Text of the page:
Our first excursion outside Lucca was to the Carrara Marble Quarries, about an hour’s drive northwest. I had never given any thought to where marble comes from, so I was awestruck when I learned that what I thought was snow on the mountain top was actually a mountain of marble.
We were greeted by the company’s owner and given hard hats.
And then we walked inside the quarry. As in the limestone quarry in Les Baux, I was entranced by how high the quarry walls are. In this working quarry, we learned about the history of marble and watched marble being cut into huge slabs.
The shutters in Lucca caught my eye because there were unlike any I had ever seen, and they reminded me of eyelashes. There were so whimsical, as though the windows were fluttering their eyeslashes at me.
True love lasts a lifetime, Emma Thompson declares in Love Actually, (my second favorite movie) referring to her love of Joni Mitchell, a love I share.
My favorite movie, though, is Dirty Dancing, and I have loved it since it was first released in 1987. Dancing-in-the-basement was part of my teen years in my working-class neighborhood in Detroit, and, well, Patrick Swayze as a dancing, working-class hero hooked me.
Soon after the movie was released, a woman I knew through work wanted me to apply for a job in Atlanta, where she lived. Atlanta didn’t particularly attract me, but this woman had grown up in Houston, near Patrick Swayze, and had taken dance classes with Patrick’s mother. She actually knew Patrick Swayze!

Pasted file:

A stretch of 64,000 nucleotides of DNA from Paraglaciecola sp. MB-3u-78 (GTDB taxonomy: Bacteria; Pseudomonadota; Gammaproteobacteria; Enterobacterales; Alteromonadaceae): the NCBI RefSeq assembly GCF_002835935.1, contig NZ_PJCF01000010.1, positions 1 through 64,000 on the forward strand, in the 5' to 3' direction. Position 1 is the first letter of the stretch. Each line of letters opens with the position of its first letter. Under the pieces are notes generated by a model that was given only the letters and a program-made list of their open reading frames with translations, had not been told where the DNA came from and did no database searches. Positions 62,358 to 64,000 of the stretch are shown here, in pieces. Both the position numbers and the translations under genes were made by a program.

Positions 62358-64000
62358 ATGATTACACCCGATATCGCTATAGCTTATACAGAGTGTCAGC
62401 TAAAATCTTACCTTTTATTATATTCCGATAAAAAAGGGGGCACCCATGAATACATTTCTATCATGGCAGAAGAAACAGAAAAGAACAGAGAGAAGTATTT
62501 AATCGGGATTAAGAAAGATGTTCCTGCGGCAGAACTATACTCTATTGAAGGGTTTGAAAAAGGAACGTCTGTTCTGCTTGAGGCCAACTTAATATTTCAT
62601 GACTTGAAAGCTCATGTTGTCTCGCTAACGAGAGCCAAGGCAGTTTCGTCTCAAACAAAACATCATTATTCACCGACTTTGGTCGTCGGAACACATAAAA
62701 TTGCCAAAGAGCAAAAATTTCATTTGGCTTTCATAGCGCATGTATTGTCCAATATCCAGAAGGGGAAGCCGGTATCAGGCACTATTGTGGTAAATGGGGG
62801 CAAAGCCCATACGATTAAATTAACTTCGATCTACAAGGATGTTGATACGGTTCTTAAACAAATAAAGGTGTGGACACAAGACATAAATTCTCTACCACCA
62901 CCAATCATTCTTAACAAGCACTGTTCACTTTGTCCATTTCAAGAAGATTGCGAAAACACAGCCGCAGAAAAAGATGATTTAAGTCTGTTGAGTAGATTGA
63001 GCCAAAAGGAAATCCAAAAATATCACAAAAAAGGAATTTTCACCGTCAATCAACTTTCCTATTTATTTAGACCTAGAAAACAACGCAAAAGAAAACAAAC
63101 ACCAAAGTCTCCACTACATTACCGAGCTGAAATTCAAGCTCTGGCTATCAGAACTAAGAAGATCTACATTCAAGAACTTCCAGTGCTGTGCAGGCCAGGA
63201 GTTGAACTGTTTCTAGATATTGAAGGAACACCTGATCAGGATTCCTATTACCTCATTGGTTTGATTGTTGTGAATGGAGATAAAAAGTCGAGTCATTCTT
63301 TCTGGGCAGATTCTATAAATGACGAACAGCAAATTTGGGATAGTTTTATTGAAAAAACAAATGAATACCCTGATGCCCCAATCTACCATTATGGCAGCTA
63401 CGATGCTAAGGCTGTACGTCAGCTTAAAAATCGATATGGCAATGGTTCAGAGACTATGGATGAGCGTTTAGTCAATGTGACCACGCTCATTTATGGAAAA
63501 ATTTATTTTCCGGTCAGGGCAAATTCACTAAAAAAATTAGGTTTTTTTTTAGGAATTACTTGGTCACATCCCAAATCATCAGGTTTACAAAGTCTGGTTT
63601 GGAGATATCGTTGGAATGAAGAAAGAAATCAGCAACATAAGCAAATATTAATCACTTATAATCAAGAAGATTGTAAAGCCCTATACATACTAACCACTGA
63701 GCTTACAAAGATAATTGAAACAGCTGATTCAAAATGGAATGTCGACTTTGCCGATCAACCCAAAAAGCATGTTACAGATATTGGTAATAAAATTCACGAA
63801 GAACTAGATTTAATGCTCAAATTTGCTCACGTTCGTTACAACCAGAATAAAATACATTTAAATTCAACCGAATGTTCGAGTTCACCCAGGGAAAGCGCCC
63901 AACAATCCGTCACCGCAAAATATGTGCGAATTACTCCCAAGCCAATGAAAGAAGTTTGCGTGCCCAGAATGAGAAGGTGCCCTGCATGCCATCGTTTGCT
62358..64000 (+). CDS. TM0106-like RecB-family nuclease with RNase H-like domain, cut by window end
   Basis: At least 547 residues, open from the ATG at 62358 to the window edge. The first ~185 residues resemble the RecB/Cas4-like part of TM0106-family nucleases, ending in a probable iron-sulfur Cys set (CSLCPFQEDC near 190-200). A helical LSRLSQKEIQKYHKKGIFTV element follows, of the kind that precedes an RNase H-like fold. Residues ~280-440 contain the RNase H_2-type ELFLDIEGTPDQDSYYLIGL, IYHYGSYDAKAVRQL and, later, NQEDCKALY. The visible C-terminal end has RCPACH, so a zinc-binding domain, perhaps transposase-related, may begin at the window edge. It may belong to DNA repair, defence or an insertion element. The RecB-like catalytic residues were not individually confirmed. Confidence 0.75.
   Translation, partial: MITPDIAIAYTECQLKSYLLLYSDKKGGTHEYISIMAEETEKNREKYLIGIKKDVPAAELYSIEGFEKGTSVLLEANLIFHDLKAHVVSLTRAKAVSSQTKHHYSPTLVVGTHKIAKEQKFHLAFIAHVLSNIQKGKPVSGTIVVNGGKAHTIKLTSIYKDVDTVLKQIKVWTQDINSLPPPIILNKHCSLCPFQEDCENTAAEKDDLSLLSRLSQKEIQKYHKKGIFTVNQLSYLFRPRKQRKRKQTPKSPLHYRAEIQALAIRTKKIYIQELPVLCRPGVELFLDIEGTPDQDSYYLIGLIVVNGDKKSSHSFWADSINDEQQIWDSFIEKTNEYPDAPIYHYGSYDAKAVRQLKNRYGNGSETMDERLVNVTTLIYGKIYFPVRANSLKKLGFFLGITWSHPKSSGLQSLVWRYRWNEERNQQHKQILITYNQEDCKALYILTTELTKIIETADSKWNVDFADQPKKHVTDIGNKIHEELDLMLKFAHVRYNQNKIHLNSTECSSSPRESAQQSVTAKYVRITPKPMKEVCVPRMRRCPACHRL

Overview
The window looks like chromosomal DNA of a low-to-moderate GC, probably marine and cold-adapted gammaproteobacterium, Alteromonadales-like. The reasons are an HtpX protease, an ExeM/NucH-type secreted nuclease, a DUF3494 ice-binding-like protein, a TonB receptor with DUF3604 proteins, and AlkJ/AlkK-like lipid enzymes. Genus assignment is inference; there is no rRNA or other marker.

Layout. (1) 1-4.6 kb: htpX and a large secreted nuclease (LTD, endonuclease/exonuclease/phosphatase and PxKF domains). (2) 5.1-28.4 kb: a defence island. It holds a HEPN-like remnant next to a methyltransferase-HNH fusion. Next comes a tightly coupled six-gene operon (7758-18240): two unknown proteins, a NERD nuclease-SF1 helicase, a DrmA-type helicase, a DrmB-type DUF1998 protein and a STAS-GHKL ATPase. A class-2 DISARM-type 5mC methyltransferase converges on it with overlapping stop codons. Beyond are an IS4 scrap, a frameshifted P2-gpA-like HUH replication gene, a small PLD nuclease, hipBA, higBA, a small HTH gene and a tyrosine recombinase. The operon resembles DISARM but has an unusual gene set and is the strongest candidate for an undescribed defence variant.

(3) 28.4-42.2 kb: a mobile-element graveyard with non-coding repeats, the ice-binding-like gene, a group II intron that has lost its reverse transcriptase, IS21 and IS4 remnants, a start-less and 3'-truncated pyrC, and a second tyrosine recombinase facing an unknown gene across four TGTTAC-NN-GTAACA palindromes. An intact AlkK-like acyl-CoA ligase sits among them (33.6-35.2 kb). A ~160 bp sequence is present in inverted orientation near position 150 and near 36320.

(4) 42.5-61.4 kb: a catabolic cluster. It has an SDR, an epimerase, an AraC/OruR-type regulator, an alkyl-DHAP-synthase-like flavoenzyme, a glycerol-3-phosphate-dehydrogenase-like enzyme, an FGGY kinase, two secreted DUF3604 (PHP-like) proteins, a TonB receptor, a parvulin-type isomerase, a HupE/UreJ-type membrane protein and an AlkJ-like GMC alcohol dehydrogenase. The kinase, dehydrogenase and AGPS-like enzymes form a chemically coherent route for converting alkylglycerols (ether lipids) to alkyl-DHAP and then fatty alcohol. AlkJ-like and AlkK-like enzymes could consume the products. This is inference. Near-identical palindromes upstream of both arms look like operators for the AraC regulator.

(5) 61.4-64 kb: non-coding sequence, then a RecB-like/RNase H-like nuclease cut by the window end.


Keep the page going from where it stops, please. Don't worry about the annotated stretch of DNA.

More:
I said that if she could arrange lunch with Patrick I would move to Atlanta (my decision-making criteria was fairly superficial). She could not pull that off, but a few months later, this picture arrived in the mail.
I was in heaven. A signed photo from Patrick Swayze. I have carried this picture with me through all my moves and placed it on my desk at every job. True love does last a lifetime.
All of this came back to me when I was in Lucca, Italy, buying a scarf at Zazzi Dalamano. Vladimir is one of the company’s owners, and he was in the store the day I bought my scarf. When Vladimir discovered I was from Michigan, he gasped and said his favorite singer is from Michigan.
“Who is that?” I asked.
“Madonna,” he said, with a sigh that reminded me of how I say Patrick Swayze’s name—somewhat dreamy and wistful.
The person I was travelling with, also from Michigan, actually lived near Madonna and went to the same high school although not at the same time. This information brought another gasp from Vladimir—his connection to Madonna had just gotten closer.
He then told us the story of how he has loved Madonna since he was eleven years old and how he took the train to Rome (about three hours away) to see Madonna in concert when he was eleven. He didn’t say he used his First Communion money, but where else would an eleven-year-old get money to buy a train ticket and a concert ticket?
Anyway, he told his mother he was going to Rome to see Madonna, and she didn’t believe him. I can imagine her rolling her eyes and saying, “Of course you are going to take the train to Rome to see Madonna,” her voice dripping with skepticism.
But he did it, and he has not missed a Madonna concert since then.
I offered to try to connect with Madonna and have her visit his store the next time she is in Italy.
“Oh, no, don’t do that,” he said. “I would have a heart attack and die if Madonna walked into my store.”
I was in Lucca, Italy, for six days and walked the twisting, turning streets (and often felt lost, although I was following Goodle maps). I enjoyed the sights along the streets and fell in love with the City.